Can SignForce illuminated signs aid area security?

SignForce illuminated signs and possible area security

Having just watched an episode of #ReturningTheFavor on FaceBook I was reminded of how crime often feels like a universal issue. In the town of Engelwood in the USA more than 2,000 shootings were reported in 2018.

Now SignForce South Africa is far from Engelwood, (in fact our main office is in Johannesburg, South Africa), many of thousands of kilometers away. That said, there are similar issues occurring in pockets around South Africa, some being so bad, especially around Cape Town, that the army has been called in to maintain some semblance of security.

The issue of crime and some of it’s causes (amongst them being political nonsense, lack of jobs and the lack of well illuminated area’s) got me thinking about how #signs, and specifically signs manufactured by SignForce, assist more than the business that has paid for the sign, but also the surrounding community by illuminating often very dark area’s.

At SignForce we generally follow the rule that MORE IS BETTER, so more light is better!, as it lights up the sign, making the message BRIGHT, LOUD and CLEAR, while at the same time providing ambient light (and it’s accompanying security) to the immediate area.

If you are interested in attracting more attention to your business, and at the same time helping you community by bringing some light to any dark area’s, we at SignForce are here to assist, so feel free to contact us on +27 (0)11 440 7525 or email us at info@signforce.co.za

Is my low tech #Sign job in jeopardy?

Is my low tech #sign JOB in jeopardy?

With all the advances made in technology, especially with relation to the #sign industry, there are times that I wonder if I am in danger of losing my job to a computer. This may happen as artificial intelligence (commonly known as AI) improves, but I am not sure how creative AI thinking is. While there are times I get concerned about the value I add to my client’s and thus about my job security, there are also times when I think – or realize – that as much as technology improves, there are certain skills that simply require ‘out of the box’ thinking.

For me this was highlighted when two incidents happened within fairly close proximity to each other.

The first was a YouTube video I saw and the other was a job I was asked to print. The video is by a somewhat radical news reader, @Liz_Wheeler from TIPPING POINT on OAN who is not scared to ask very hard questions – she doesn’t always answer them – but the fact she stirs the pot should create enough fodder for some interesting dialog. The particular idea I am referring to can be found at https://www.youtube.com/watch?v=mLAS_p-6Rnc where Liz takes an extreme view on how far the ‘trans’ movement can or should be pushed. In particular she makes the comment “can a teenager buy alcohol because he identifies as over 21 years of age”. This got me thinking about how young adults are viewed and treated in society at large, in MY society in particular and how, being so much more tech savvy, they could replace this old goat.

The second was when my son asked me to print a graphic for a school project. The graphic is a beautiful design that was done by a 14 year old class mate. The design is beautiful and one can easily see the thought and effort that has gone into the design, and I am sure that once printed, the design will achieve the desired objective and help sell products at the school’s market day.

What got my brain linking the two was the lack of ability of the tech savvy 14 year old to complete the task  – something which I have seen numerous times with well respected designers who, while they can make the design come to life on paper or a screen, are unsure how to get the design to come TO LIFE if a 3D model of the design needs to be produced.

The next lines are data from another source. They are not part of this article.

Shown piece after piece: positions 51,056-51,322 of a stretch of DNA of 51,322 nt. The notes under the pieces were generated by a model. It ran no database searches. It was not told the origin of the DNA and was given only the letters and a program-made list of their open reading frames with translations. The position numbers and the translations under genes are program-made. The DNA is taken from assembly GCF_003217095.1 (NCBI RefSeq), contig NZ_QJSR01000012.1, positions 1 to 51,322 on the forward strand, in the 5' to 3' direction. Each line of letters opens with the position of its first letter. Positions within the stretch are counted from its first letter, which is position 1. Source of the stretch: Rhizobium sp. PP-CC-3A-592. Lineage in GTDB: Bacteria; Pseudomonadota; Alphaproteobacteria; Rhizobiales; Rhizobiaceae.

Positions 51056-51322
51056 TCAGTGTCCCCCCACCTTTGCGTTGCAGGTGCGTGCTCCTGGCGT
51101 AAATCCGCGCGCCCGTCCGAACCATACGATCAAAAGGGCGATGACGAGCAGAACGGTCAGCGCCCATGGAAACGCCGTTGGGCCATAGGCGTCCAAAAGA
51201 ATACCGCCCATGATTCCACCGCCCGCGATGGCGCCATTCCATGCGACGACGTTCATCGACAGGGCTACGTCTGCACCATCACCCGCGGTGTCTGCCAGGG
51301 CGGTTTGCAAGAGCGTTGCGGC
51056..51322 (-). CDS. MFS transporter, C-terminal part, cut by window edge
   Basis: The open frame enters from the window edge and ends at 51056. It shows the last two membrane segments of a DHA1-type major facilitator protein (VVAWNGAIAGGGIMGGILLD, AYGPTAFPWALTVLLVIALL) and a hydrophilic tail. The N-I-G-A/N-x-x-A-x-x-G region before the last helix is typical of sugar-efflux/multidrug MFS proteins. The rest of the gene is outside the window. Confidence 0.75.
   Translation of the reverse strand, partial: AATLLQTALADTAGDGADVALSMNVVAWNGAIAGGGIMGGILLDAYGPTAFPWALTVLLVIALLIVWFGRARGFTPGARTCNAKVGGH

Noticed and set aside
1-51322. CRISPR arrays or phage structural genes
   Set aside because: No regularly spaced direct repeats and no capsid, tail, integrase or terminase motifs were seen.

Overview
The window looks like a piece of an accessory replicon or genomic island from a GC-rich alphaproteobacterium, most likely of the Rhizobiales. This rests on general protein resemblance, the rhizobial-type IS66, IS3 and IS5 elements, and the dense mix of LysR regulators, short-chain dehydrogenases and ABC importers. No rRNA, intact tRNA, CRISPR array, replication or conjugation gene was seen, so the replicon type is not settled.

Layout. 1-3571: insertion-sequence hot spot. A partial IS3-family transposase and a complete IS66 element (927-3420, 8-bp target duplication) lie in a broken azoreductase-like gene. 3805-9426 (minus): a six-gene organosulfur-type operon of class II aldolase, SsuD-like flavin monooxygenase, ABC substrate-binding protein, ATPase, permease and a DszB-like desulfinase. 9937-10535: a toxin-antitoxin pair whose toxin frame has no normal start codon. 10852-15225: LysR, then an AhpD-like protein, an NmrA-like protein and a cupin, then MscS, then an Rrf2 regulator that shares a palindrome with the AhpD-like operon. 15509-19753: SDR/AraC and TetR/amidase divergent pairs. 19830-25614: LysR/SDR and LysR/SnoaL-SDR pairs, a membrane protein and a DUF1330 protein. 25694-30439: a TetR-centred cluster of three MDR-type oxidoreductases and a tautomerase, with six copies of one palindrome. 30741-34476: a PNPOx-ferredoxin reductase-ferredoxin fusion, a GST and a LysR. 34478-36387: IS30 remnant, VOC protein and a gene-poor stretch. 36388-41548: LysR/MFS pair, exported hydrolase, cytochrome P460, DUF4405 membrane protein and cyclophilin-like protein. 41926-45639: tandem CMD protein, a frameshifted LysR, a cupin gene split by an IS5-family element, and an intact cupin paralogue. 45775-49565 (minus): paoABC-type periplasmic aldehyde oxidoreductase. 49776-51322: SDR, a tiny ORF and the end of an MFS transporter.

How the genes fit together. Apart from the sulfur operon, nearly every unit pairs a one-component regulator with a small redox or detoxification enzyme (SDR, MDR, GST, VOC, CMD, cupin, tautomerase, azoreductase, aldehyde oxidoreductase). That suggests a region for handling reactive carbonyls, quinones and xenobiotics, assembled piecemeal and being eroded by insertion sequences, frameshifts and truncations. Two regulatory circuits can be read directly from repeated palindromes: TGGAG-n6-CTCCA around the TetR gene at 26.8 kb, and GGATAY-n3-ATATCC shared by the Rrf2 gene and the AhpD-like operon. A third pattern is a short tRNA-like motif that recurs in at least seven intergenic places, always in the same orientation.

The ability of a designer to get their brilliant design off a piece of paper and onto a 3D model is, sadly, much rarer than one would imagine, and as such, the FEAR that MY #sign job is in jeopardy of being lost to a less expensive, much more sophisticated software package is certainly reduced.

If you have a brilliant design that you want made into a 3D model, contact us st #SignForce where we have almost two decades of experience making 3D masterpieces from beautiful paper designs.

Contact us now on + 27 (0)11 440 7525 / 4 or arnold@signforce.co.za

How BIG must my sign be?

How LARGE MUST my sign be? What size sign will best convey my message? From how far will people be able to read my sign?

These are questions we often get asked. As a joke, we tend to advise clients that, as a rule of thumb, (a) the bigger the better and (b) the sign should be as large as your budget allows. (Please note this IS a joke and while it is valid for outdoor signs, is not always best for intimate signs, where too big becomes gaudy.)

In truth, if a sign NEEDS to be visible from a specific distance – because it is located on the side of the road or it will only be viewed from moving vehicles or the sign is some distance from the point where it will be read (to name three of many scenario’s), then there are some rough scientific calculations that can be used to calculate the height the text needs to be in order for the text to be visible from a specific distance, as well as from a distance at speed. Please remember, at best, these calculations are rough guide, as they do not take into account ALL factors that affect visibility, especially height above the viewer.

The table below has been adapted from information taken from signsnow.com. For more in depth calculations, especially for measuring legible distance while driving, please visit https://www.usscfoundation.org/USSCSignLegiRulesThumb.pdf

It is important to remember that the table below refers to LETTER height ONLY. This means that if you have multiple lines of text or multiple words or either of these combined with a logo, the SIZE of THE SIGN will change, with the dependent factor being the DISTANCE at which the TEXT must be legible.

legible sign distance

For assistance for any signs, especially when you need to calculate sign size in order to make the sign legible, please call #SignForce on + 27 (0) 11 440 7524 / 5 or email arnold@signforce.co.za